like a powerplay. department of defence asks for more troops. troops. it was not that and i was in a place to sit from the pentagon. a place to sit from the pentagon. but it started this mistrust. —— to see. see. when the mistrust built, it is how to bridge that gap. to bridge that gap. hindsight that you came to that understanding? understanding? i was aware that the mistrust was building. mistrust was building. i have a better perspex did on it. better perspex did on it. actually could have sympathy for both sides. both sides. we're just trying to do ourjob. this was in afghanistan. one of the metrics must be lives. they are always tied together.
that you are prior to that longer in iraq. iraq. you in a way that you run it did not. you develop feelings for the afg ha ns. you develop feelings for the afghans. afghans. the afghans are people that really can endear themselves. really can endear themselves. have had a difficult 30 plus years, if you go back to the mid— 70s. if you go back to the mid— 70s. pakistani operations inside the country. country. society back together but it is really ha rd. society back together but it is really hard. really hard. and, at close, it is much more sympathetic than it looks from afar.
any point since they were removed all that time ago. —— here we are. of civilians and combatants on all sides, again a record high. sides, again a record high. the united states, as well as for afghanistan. afghanistan. well, you cannot claim it is a roaring success. it is a roaring success. going to tell you that, it has been very frustrating. very frustrating. school now for the last 17 years has skyrocketed. skyrocketed. there is a young generation of males as well. generation of males as well. the underlying foundation of what afghanistan is.
afghanistan is. i do not think the future looks like the past. future looks like the past. run regime, the taliban has changed itself. itself. intergovernment, you do not see that a backward step? well, i see it as a challenge. challenge. from because i think the afghan people deserve better. people deserve better. intention, that the united states and others basically want? and others basically want? causes the afghans trend is apprehension. apprehension. united states and others basically turned their back on afghanistan. turned their back on afghanistan.
soviets out, and yet the afghans lost 1. lost 1. minds, they had fought cold war enemy as our sites. enemy as our sites. them some arms and money but then we disengaged. disengaged. question is what happens when the garden is... garden is... difference can the united states may? again, i am sentimental about it. it. not want to invest bad more money after bad. after bad.
9/11 afghanistan, and that gives politicians a political problem. politicians a political problem. let's go back to iraq, where you work for two years in control. work for two years in control. the special forces operations base mac. mac. described as a killing machine, is that, is that really what it was? that, is that really what it was? what was a
growing terrorist network. network. and it was really lethal in thatjob. and it was really lethal in that job. that job. personally accompanied the teams at night. i did. why? reality there or you can't make decisions about it. decisions about it. away, you have very little appreciation for the nuance of it. appreciation for the nuance of it. you, you have got to share a bit of a hardship in danger with them. a hardship in danger with them. that you are not worth more than they are. they are.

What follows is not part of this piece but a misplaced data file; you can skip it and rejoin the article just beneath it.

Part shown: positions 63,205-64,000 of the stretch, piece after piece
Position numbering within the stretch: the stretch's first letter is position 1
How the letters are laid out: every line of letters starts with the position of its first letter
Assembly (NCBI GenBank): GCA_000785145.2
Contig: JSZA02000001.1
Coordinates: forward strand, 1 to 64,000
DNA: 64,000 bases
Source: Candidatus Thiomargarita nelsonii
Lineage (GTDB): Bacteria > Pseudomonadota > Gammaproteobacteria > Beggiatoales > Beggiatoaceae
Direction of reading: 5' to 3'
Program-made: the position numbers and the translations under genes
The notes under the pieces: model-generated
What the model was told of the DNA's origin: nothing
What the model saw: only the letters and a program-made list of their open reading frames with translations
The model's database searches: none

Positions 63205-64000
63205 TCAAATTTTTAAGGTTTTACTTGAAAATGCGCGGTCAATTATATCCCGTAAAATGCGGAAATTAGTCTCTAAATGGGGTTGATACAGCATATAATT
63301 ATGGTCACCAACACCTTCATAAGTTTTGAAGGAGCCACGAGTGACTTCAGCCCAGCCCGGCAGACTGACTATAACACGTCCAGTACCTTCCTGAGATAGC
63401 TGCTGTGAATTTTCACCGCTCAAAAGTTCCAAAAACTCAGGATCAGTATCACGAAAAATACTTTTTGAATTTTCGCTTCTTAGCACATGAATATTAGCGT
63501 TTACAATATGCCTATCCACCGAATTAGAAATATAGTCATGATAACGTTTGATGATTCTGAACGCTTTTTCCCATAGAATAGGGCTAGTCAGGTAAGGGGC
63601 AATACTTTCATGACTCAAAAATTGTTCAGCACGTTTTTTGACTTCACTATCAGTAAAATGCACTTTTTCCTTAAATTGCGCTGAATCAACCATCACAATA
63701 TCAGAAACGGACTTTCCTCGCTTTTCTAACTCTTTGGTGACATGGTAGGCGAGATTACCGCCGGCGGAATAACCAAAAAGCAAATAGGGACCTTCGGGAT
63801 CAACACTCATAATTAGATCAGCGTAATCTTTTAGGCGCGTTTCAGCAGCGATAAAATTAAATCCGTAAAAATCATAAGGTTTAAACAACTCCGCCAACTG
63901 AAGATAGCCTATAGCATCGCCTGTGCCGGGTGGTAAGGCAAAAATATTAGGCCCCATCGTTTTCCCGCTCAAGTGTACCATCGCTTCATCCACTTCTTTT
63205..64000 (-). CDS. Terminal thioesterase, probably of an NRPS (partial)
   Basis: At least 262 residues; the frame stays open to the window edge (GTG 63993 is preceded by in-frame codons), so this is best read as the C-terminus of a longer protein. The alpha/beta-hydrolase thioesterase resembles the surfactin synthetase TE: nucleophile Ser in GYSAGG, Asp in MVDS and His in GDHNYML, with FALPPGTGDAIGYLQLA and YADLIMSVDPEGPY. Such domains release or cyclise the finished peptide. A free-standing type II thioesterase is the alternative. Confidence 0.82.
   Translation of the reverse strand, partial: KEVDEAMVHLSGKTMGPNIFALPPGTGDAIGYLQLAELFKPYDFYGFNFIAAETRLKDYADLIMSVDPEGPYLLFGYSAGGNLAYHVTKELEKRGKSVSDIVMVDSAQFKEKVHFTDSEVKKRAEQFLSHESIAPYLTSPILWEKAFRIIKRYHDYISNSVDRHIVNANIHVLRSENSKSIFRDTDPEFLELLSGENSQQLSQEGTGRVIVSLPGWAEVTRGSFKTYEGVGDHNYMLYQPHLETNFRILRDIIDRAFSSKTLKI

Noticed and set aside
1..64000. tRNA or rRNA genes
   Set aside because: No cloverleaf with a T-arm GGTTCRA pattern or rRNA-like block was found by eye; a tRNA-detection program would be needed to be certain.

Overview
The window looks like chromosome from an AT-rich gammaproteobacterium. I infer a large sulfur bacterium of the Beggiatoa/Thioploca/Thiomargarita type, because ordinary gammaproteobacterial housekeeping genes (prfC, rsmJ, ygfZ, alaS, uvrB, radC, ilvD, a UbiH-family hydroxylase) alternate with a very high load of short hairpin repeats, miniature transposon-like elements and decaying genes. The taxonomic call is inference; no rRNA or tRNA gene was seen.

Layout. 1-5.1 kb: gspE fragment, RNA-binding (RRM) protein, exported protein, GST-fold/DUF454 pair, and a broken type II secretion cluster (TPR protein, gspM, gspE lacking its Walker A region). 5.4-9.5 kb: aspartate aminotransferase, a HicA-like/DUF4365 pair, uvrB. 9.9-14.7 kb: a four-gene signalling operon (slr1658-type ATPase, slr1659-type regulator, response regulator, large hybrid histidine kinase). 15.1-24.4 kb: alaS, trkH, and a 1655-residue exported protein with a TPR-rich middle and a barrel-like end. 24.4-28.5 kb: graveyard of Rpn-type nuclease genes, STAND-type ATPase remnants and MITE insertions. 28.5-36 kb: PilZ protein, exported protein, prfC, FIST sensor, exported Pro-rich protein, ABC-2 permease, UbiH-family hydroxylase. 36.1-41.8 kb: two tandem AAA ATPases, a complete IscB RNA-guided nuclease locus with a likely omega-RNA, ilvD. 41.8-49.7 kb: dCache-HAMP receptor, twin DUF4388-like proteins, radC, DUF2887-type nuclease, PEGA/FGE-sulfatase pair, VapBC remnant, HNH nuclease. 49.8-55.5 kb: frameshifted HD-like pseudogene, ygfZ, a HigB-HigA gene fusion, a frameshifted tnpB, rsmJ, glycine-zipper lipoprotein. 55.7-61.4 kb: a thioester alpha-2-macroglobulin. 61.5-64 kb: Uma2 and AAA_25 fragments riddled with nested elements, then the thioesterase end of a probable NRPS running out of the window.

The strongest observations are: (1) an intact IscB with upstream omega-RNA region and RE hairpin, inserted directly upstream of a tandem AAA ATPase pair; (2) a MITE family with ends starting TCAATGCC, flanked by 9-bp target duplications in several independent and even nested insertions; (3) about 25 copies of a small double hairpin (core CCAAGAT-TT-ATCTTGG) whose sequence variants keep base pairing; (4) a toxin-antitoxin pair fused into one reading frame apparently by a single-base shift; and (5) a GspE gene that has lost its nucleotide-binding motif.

been very frank and said what were you doing? right. were you to slow getting a grip on that? getting a grip on that? abu ghraib as well, nor was my organisation. organisation. terms of business of war in a world war two kind of construct. war two kind of construct. that policy would be for dealing with them. with them. we did not do it for a while, i mean the reality is... while, i mean the reality is... has spoken approvingly of some form of enhanced interrogation. yeah.
your force, it degrades your moral capacity. capacity. information for extended conversations with d10 is. conversations with d10 is. won the senior that ultimately let us to an iraqi al qaeda leader. us to an iraqi al qaeda leader. conversation building up a poor, and that is what actually works. that is what actually works. are talking about there, he is the killing. killing. he features in your book and leaders. and leaders. almost the relationship you have with him. well, it is the right term. term.
leader, notjust a terrorist leader but a leader. but a leader. he became somebody who burned white hot leaf. burned white hot leaf. are looking at your own, appraising your own role and self there. your own role and self there. —— with belief. with belief. well, you always have to look at yourself in the mirror. to look at yourself in the mirror. killed thousands of iraqis that he was an effective leader. was an effective leader. i could disagree with him completely... disagree with him completely... i think so. think so. to leave because of comments made in front of a rolling stone journalist. front of a rolling stone journalist. i not a perfect leader.
that is sustainable over the long—term. that is sustainable over the long-term. long-term. important position in iraq and afghanistan. afghanistan. iraq, and particularly when you look at the situation there now? at the situation there now? i think invasion of iraq was a mistake. invasion of iraq was a mistake. advocating for that, i never saw arrogance. arrogance. democracy to an area where that was unlikely to stick easily. unlikely to stick easily. removing that regime was suddenly going
to stabilise the region. going to stabilise the region. —— iran and all the other players. iran and all the other players. intentions or wilful dishonesty, but i did see some bad decisions. i did see some bad decisions. think it is is easy to criticise its intent. intent. general stanley mcchrystal, thank you for coming and hardtalk. thank you for coming and hardtalk. appreciate it. —— coming on. hello there.
into wednesday morning. it is looking better for many of us. front, which is continuing to slide up from the south—west. it will affect mainly central portions of the uk. the winds are falling light ahead of that. there might be a touch of frost. these are towns and city values to begin this morning. through the morning. into the north sea.
ireland. into wales and then into northern england into the afternoon. it should stay dry. degrees in the south. with temperatures reaching 1a to 15 degrees in the south. set to bring us a spell of gales and heavy rain. it could be potentially disruptive across western areas on friday. for the latest updates on this. finally, for eastern areas, it is going to start fine. breezy but there will also be some sunshine around. as we head onto the afternoon.
coast, we could be looking at 60—70 miles an hour. 1a or 15 degrees. like we maintain low pressure nearby. into some of this mild air over the near continent. and blustery showers. the mildest conditions will always be across the south and the east. 00:25:26,830 --> 715827684:13:27,263 you're 715827684:13:27,263 --> 1431655368:01:27,696 watching 1431655368:01:27,696 --> 2147483051:49:28,129 newsday 2147483051:49:28,129 --> 2863310735:37:28,563 on 2863310735:37:28,563 --> 3579138419:25:28,996 the 3579138419:25:28,996 --> 4294966103:13:29,430 bbc.